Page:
The truth is out there

Andrew K Fletcher andrew.k.fletcher at naturesway.demon.co.uk
Thu Nov 26 05:12:41 EST 1998


Hi Frank, Hi Ken,

The flow of water in plants and trees is relevant to this discussion, it was
my interest in this that led directly to my working with spinal cord injury,
ms and other neurological conditions.
"
Frank, could you please summarise the content of 'this wonderful process'
referred to in your posting and its relationship with how water reaches the
leaves of trees.

The flow of cerebrospinal fluid as described in Principles of Anatomy and
Physiology is as follows.

The entire central nervous system contains  between 80 and 150 ml (3 to 5oz)
of cerebrospinal fluid, colourless fluid of watery consistency. Chemically
it contains, proteins, glucose, urea and salts. It also contains some
lymphocytes.

With regard to its circulatory function, cerebrospinal fluid delivers
nutritive substances filtered from the blood to the brain and spinal cord
and removes wastes and toxic substances produced by brain and spinal cord
cells.

It then goes on to illustrate the path of the circulation of CSF.

The flow of cerebrospinal fluid as described in Advanced Human Biology: J.
Simpkins, J.I.Williams, is as follows.

Pressure compensation
CSF is produced from and returns to the blood passively in response to
pressure differences between the blood and CSF. The effects of increases in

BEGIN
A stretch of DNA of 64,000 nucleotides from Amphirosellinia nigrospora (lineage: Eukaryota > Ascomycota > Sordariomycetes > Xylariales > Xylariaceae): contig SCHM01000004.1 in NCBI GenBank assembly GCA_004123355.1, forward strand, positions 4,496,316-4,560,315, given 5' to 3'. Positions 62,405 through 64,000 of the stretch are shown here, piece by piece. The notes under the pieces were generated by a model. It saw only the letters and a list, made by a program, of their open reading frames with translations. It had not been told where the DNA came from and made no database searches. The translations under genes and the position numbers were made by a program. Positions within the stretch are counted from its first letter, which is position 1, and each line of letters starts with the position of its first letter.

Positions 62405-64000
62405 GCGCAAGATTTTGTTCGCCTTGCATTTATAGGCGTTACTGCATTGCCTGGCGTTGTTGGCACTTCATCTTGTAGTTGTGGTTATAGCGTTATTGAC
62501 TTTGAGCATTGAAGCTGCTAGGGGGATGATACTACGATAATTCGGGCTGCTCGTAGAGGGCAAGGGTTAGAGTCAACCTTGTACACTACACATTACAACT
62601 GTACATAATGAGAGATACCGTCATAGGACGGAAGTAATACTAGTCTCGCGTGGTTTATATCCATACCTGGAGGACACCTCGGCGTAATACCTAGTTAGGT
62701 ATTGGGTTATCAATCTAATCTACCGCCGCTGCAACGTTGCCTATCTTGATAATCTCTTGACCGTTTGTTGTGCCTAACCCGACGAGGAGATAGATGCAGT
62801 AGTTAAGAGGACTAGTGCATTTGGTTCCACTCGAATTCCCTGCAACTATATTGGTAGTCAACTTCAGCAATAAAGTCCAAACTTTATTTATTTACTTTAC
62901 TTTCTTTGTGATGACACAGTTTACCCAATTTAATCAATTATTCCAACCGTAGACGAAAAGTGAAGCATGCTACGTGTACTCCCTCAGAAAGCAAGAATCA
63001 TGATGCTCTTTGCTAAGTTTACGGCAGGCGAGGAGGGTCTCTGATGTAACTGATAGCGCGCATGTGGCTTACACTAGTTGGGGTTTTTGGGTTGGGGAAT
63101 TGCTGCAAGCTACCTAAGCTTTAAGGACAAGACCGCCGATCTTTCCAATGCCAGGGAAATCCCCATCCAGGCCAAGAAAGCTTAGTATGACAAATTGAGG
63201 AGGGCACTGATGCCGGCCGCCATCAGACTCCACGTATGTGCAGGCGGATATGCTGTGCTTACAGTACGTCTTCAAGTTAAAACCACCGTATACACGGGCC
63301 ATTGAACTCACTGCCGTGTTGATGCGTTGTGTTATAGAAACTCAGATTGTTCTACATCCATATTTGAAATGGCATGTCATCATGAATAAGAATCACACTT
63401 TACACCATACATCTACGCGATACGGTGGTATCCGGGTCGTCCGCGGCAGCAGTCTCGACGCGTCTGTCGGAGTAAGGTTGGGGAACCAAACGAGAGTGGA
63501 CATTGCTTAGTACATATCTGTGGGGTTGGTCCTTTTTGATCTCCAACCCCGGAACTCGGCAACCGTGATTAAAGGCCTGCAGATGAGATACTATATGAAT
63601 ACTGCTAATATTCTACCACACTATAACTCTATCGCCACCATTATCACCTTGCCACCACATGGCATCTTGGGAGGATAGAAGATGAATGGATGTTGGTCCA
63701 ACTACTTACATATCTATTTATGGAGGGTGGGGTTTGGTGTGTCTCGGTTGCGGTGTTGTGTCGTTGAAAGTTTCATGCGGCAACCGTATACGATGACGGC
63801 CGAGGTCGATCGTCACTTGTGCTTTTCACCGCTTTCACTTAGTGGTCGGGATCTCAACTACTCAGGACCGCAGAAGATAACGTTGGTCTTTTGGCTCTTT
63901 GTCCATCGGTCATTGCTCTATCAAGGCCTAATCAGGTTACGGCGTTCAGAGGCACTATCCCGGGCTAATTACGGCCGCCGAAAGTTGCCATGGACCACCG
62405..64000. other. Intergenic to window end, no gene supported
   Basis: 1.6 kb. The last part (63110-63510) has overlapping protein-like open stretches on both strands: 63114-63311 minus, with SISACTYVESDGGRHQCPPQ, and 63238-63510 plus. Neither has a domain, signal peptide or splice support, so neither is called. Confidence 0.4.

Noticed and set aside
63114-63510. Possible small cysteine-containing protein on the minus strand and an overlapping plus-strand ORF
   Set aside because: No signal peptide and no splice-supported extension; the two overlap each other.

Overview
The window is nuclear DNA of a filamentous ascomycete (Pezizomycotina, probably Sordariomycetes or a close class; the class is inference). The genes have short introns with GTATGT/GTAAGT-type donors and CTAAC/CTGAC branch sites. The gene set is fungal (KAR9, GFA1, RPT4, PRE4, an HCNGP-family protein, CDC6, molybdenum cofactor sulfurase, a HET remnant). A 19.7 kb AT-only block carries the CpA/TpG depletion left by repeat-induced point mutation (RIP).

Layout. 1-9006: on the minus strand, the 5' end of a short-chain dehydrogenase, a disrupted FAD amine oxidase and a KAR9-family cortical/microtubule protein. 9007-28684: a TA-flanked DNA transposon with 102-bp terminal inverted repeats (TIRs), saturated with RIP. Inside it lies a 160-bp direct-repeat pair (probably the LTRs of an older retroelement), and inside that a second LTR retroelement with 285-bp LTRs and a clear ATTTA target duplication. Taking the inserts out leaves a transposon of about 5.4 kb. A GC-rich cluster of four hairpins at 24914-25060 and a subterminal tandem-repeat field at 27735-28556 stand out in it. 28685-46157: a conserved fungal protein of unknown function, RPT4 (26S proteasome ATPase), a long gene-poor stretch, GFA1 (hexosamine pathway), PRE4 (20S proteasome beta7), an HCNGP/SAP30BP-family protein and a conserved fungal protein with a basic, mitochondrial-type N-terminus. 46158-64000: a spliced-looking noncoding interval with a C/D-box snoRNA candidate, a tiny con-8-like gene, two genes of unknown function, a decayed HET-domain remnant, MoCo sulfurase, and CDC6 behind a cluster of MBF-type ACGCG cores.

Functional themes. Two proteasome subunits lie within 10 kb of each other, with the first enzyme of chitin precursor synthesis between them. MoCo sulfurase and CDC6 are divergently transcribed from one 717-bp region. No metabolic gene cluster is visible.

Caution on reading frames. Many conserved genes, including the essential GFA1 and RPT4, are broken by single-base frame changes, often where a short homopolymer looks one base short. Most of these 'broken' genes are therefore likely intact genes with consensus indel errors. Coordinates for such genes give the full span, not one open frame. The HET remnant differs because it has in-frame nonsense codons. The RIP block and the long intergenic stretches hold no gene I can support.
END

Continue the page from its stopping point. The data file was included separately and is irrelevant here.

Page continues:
blood pressure distending intercranial vessels can thus be reduced as more
CSF is produced.

Page 125 The beating of the cilia cells sets up currents in the
cerebrospinal fluid, thus helping the circulation of metabolites. Astrocytes
are connected to the bases of ependymal cells which may assist exchange of
metabolites between CSF and neurons in the central nervous system.

Fig 14.43, page 285 shows a simple drawing which illustrates the circulation
of fluids by arrows from the choroid plexus down one side of the spine and
up another side, it also shows a flow over the the surface of the brain,
indicated by an arrow on both sides.

I did read an article, which was a reprint of text from another physiology
book, which I can't find, that stated something along these lines.
Circulation in the CSF occurs due to respiration, postural, and circulatory
influences.

Ken Collins wrote:

I've not studied it, but I expect the cerebrospinal fluid flows through
active
dynamics... when it's produced, it goes into the ventricles, more is
produced...
what was produced earlier flows to "get out of the way" of what's just been
produced. I don't know where the "drain" is... expect it's a distributed
thing,
too. ken Collins

Original post.

>>Could someone therefore sum up the accepted mechanism for circulation
>in the
>>cerebrospinal fluid, so that we have an independent benchmark for
>further
>>discussions? Only then will we see if this road leads us to any
>conclusions.
>
>
>- - - - - -(snip) - - - - - - -
>F. Frank LeFever, Ph.D. wrote.

>I won't comment on his itemizing the forces by which water could be
>lifted up into trees and then demanding to know how this happens.
>(Incidentally, I found treatment of this wonderful process in Murchie's
>"The Seven Mysteries of Life" fascinating; too bad he got spooky on the
>last 2-3 mysteries...)

>However, I too am interested in CSF, and attended a satellite
>conference (sponsored by NSF, prior to the Society for Neuroscience
>meeting early this month) on CSF as a communications system.  Among
>other things, problems of its circulation were considered.
>
>F. Frank LeFever, Ph.D.
>New York Neuropsychology Group






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